#1
Hello, I am wanting to get a full fledged DAW. I have been piddling around with Audacity and live lite for too long, and now want to move into a semi-pro DAW software. The problem is I have no idea which one to choose!

I am a guitarist/keyboardist, so obviously I want it to have a good recording/editing suit. But I would also like it to have a nice library of pre-recorded elements to build some backing tracks to practice soloing and basic songwriting. I would also like to get my toes wet with MIDI controlling through my Keyboard, and eventually a Misa Kitara. Will a singular DAW contain all these elements, or am I looking at using multiple programs?

I am using windows based PC's, but would like the program to be cross platform compatible to Mac just in case I decide to go with a Mac in the future.

At first I thought just getting Ableton Live 8 would suffice, but once I started searching what was out there, It got a bit overwhelming and now I cannot decide. Price ceiling is about $600

Thanks for the help!
Music Man JP6 BFR
Music Man JP6
Mesa Boogie Nomad 100 (selling soon to fund a Mark V)
#2
I started with Live Lite, too. A good friend of mine produces beats for hip-hop productions. He uses Live 8. It's a nice program and great for hip-hop, house and so on but there are better programs out there for other recording purposes.

At the moment i use Cubase and Wavelab. Especially Cubase is a huge software and it takes some time until you understand everything. On the other hand it's a pro-software and it's compatible with many other programs.

If you want to invest some time, Cubase would be a good choice !
Last edited by el.duderino456 at Mar 8, 2012,
#4
Reaper gets a second from me.
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Quote by Anonden
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#6
REAPER here too, widely support, bunch of really good plugins (still find myself using ReaEQ over Waves EQ sometimes) and it's cheap as hell.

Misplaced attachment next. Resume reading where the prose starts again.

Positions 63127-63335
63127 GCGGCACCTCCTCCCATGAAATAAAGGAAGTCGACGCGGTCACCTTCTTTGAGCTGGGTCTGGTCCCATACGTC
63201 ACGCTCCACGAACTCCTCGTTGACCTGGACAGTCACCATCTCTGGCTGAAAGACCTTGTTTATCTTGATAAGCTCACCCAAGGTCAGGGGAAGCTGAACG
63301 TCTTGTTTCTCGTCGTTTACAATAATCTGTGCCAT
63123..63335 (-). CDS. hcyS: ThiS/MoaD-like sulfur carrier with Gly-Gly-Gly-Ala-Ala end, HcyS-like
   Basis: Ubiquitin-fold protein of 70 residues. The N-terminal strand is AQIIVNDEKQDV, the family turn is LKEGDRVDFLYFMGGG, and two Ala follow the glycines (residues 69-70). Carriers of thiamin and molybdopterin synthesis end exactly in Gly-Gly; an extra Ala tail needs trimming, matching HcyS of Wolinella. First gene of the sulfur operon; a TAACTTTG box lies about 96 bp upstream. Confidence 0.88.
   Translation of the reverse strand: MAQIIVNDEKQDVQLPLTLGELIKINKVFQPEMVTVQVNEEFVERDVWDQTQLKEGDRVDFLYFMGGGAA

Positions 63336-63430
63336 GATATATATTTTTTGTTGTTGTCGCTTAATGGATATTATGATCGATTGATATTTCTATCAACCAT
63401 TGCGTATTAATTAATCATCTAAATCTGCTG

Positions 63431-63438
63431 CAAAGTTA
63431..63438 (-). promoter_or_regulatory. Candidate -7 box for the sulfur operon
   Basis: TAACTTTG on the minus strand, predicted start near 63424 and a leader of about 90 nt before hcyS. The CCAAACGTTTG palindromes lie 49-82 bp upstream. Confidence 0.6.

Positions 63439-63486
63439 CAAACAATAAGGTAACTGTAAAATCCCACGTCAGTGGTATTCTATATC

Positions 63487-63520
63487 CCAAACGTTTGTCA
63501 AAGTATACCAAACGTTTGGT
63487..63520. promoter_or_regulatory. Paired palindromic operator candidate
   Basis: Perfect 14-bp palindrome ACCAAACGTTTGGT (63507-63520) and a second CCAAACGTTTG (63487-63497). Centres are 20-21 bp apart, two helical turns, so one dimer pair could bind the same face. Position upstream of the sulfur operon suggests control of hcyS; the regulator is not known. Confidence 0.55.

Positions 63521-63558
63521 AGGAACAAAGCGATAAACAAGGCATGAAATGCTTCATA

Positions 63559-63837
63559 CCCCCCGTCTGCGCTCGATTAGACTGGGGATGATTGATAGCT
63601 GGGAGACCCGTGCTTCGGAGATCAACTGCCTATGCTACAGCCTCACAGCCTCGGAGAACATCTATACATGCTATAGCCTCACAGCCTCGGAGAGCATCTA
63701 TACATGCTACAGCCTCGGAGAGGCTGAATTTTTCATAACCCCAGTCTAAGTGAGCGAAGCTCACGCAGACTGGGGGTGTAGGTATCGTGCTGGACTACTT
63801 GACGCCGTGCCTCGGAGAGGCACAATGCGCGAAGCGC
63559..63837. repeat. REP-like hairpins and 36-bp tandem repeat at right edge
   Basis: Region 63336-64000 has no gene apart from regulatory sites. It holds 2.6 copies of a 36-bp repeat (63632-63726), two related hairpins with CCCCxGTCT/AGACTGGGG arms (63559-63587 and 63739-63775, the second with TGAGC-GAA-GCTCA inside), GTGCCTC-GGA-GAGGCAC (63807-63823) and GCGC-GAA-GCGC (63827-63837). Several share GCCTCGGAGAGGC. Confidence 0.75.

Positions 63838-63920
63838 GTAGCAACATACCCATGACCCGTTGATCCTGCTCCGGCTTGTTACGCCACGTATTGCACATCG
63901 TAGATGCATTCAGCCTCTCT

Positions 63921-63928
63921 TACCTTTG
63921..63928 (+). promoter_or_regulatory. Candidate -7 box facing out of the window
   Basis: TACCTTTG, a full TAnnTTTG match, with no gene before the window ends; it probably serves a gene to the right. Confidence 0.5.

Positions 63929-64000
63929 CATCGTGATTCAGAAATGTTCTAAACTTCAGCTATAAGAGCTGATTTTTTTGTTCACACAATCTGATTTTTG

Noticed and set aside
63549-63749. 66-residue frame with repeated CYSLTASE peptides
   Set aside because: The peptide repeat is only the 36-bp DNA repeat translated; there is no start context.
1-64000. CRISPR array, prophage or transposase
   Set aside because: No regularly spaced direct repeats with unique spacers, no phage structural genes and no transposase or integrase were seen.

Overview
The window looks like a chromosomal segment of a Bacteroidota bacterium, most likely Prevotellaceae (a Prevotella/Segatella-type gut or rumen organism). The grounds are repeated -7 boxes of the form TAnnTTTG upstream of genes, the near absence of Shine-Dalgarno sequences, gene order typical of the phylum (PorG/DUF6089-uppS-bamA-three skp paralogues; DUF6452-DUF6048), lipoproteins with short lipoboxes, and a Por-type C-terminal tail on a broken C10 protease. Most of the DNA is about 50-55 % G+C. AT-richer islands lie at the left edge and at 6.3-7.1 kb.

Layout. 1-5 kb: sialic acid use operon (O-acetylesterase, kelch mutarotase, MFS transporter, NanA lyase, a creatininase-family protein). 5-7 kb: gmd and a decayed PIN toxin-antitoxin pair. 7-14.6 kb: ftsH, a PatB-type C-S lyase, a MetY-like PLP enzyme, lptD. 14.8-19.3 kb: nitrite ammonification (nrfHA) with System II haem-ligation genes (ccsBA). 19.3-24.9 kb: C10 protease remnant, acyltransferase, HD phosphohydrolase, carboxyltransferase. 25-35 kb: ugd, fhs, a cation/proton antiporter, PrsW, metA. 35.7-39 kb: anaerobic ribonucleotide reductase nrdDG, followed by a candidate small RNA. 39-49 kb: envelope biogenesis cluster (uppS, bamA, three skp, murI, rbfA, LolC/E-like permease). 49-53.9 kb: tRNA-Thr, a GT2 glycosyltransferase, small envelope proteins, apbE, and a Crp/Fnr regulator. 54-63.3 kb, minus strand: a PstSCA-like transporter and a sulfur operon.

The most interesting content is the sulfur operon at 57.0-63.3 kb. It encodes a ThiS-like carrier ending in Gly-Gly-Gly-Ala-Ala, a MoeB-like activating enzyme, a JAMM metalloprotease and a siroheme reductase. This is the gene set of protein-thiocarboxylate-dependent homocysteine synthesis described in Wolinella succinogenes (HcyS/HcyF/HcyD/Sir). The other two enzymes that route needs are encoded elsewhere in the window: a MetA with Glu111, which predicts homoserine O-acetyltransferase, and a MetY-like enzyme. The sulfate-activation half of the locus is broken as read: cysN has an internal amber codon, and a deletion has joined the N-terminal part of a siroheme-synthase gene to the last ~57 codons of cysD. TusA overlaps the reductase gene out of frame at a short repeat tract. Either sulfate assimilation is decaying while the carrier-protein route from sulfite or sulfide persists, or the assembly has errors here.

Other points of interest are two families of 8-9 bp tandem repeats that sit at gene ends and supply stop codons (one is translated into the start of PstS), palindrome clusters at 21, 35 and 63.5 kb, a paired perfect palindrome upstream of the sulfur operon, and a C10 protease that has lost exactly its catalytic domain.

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#7
Quote by ThatsAgood1jay
But I would also like it to have a nice library of pre-recorded elements to build some backing tracks to practice soloing and basic songwriting. I would also like to get my toes wet with MIDI controlling through my Keyboard, and eventually a Misa Kitara.


Does Reaper do this?!

I've not used it, so I'm in no position to suggest it doesn't, but I didn't think it did that sort of thing.

Cubase does it well.

CT
Could I get some more talent in the monitors, please?

I know it sounds crazy, but try to learn to inhale your voice. www.thebelcantotechnique.com

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#8
There is a sampler in REAPER, but you have to build up your own sample library.
All I want is for everyone to go to hell...
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Quote by DisarmGoliath
You can be the deputy llamma of the recordings forum!
#9
Quote by ChemicalFire
There is a sampler in REAPER, but you have to build up your own sample library.

This.

But when you consider the fact that it only costs $60 for the license, with a $600 budget, you've just opened up a TON of money you could put toward a commercial sample library, that will blow away anything that comes stock on a DAW.
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#10